Sunday, March 11, 2012

Just My View: The Maldivian Political Crisis

I have been the quiet eyes in all of the madness that has been going on. I have listened to the activist, the protector and the unbiased. And to come to a conclusion after hearing the countless echoes of wailings and warnings and wishful thinking was quite a task. Further more, I did not want to be misinformed so I decided to do a little digging up myself; even so I hope that you will accept my apology if I may not be able to provide you with a magical solution from this. Truth is, there is rarely a situation in real life where everything is written in black and white and the solution could be a glass slipper fitted in just right. Sometimes, the glass is tainted and the slipper fits them all.

In the case of our current situation, it seems Nasheed’s glass slipper has been stolen before the clock struck midnight. Whether or not it was a coup d’etat is not the question that I’d like to probe. Given the world’s history of coups, it is no surprise that the international community isn’t rushing to our rescue in their shining armor. Most successful coup d’etats that have occurred in the world have been brought as an uprising towards remedying grievances and to implement ‘correct’ orders with a small group of politicians or military generals under the whole operation. Also, it is not uncommon to seize power over the radio and television services and proclaim themselves in power.  Sound familiar?

I truly believe that the police mutinied against the government on the 7th and hence brought about the resignation and change in government. This could be established by a simple test of causation. If not for the police mutiny would the former president have resigned? Of course, the causation should not be stopped there. If not for the illegal orders that were brought on to the police, would they have committed the mutiny. Now causation would only be a valid point if the action had been the necessary and right course that should have been taken by a reasonable person. In the situation of illegal orders, the police had clear procedures to deal with such situations included in the Police Act of 2008 in which it states that illegal orders need not be adhered to, and they can be ignored without repercussion. The fact that they used this situation to call out for the resignation of the president by using state resources against the government shows that their reaction to the situation cannot be justified.

As for nasheed’s resignation, I do not believe that a president or any other citizen should have to fear the defence and security forces of the country. In fact, up until he resigned I hoped that he had some other means of amending the situation. Even so, he did resign and later on announced that he had been forced to do so at ‘gunpoint’. Now, there could be two ways to go about this; If he was held at ‘gunpoint’ or coerced and intimidated into doing so with no other means, this would be justifiable causation for him to resign. If not, and if he did have other means of controlling the situation at hand….simply put, he must have been out of his mind to give up the presidency that he had worked so hard for. I know that it is not very scholarly of me to say that, but I see no logical scenario in which a person who has suffered and been tortured in his strife to be where he was, just simply give it up when he had any other way. Even so, I would like to address this unlikely situation as well, and in such a case, he would have done so without duress and ultimately be seen as just a president resigning from his post and the vice president taking over it under a presidential succession. Even in this scenario, the mutinous police and mndf cannot be justified.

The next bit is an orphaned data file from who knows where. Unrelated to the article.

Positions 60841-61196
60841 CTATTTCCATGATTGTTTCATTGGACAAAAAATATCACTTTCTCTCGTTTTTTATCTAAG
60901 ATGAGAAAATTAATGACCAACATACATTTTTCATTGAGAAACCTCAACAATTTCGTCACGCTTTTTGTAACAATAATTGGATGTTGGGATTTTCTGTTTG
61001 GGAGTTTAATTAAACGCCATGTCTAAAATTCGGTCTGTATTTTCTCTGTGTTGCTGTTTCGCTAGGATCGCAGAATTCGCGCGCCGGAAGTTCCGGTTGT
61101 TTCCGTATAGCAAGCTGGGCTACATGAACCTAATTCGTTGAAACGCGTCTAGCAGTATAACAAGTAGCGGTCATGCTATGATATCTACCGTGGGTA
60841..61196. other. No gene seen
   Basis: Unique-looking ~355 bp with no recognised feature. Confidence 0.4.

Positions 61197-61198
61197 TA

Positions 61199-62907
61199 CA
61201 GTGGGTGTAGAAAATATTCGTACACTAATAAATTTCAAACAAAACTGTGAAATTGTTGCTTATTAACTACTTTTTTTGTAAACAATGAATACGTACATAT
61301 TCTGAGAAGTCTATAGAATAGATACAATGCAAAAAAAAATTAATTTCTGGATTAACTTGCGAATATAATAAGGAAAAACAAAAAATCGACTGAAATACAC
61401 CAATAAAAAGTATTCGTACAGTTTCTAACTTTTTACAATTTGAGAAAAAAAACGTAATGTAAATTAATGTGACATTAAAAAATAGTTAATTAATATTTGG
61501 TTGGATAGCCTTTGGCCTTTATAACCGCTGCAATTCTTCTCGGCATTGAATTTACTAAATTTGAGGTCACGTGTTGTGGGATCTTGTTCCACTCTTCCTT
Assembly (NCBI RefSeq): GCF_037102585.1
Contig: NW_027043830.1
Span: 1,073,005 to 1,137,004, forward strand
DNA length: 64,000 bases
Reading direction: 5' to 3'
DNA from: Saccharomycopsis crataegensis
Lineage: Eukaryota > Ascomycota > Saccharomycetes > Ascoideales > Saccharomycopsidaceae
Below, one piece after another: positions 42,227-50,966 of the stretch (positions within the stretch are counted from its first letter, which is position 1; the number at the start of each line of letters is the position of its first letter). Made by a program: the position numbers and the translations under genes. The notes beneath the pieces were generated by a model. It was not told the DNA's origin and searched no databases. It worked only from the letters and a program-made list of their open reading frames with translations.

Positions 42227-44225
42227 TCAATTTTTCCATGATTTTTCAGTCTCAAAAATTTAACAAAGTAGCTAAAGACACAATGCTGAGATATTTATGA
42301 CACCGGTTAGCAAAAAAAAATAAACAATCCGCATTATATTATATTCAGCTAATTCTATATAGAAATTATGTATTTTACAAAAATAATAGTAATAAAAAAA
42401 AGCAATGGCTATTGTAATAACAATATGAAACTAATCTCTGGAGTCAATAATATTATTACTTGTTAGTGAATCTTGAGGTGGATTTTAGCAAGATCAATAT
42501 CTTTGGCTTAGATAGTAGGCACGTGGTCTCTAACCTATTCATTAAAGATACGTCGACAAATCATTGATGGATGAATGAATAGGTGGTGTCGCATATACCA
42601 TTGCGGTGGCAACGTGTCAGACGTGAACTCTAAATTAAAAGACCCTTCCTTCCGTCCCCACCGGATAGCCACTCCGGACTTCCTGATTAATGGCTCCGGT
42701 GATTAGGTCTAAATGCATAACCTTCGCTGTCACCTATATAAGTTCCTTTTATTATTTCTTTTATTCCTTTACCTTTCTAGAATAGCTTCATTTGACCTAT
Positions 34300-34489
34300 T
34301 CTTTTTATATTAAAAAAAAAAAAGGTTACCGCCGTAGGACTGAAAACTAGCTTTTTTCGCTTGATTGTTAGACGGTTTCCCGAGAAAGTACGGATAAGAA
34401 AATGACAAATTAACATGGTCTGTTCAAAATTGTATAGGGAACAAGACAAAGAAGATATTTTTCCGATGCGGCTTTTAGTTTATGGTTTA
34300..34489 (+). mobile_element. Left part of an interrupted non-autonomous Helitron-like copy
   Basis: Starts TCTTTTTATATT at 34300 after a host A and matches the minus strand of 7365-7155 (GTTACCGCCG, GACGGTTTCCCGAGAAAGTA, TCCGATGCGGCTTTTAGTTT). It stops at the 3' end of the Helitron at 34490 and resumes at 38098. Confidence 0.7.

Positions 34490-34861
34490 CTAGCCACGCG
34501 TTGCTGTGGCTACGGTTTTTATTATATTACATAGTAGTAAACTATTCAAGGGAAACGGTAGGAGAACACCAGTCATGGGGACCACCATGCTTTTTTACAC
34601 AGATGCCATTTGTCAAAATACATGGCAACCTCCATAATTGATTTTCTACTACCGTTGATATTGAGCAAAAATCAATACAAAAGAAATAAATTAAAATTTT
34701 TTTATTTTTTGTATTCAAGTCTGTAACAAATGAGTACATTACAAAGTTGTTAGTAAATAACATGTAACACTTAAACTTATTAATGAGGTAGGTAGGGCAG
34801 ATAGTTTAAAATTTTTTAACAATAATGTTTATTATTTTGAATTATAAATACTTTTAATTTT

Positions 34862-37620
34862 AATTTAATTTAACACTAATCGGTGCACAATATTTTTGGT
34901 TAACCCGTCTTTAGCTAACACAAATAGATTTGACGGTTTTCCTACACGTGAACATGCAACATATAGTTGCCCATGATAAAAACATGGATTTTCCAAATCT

So, where does this leave us? I don’t see how the international community will be able to help us out of this mess when we are not willing to do so ourselves. Shows and publicity stunts will get us so far. The Inquiry Commission, enacted by Dr. Waheed is currently undertaking the responsibility of determining whether this was a coup d’etat or not. In the somewhat unlikely situation where they work completely unbiased and draw out the conclusion that it indeed was a coup d’etat, what would happen then? Would there be another election? I suppose the answer is yes. Even so, when we are probing into the question, the Inquiry Commission should not stop just there.

They should also be probing into the context of the coup and whether or not it could be justifiable. Even though, there can be no justification for the brutality by either side as well as the security forces, there have been numerous occasions in th history of the world where coups have been accepted as a sort of 'necessary evil' in order to get rid of dictatorships and such. Also, after the inquiry there must be harsh penalties for whoever was responsible for the crimes that had been committed, Maumoon, Anni, MNDF, Police or otherwise. Even though we do not have a law that governs mutiny, we do have terrorism laws that could help to ensure that none of these crimes go unpunished. It is a dangerous thing to allow what happened to be set as precedence for it may lead to the kind of situation that plagues other countries like Pakistan in which the military acts as a ‘savior’ of the nation everytime there is a political turmoil. The people elect their president, the people should be the ones taking the responsibility to ensure that the president and the elected members work in their best interest. And if it is not so, they must be the ones who rally and protest and if need arises, force their resignation. Not the security forces who are under oath to protect and serve us and our leaders alike. Who should be serving the public in general, not just the ‘90%’ or whatever the percentage may be.

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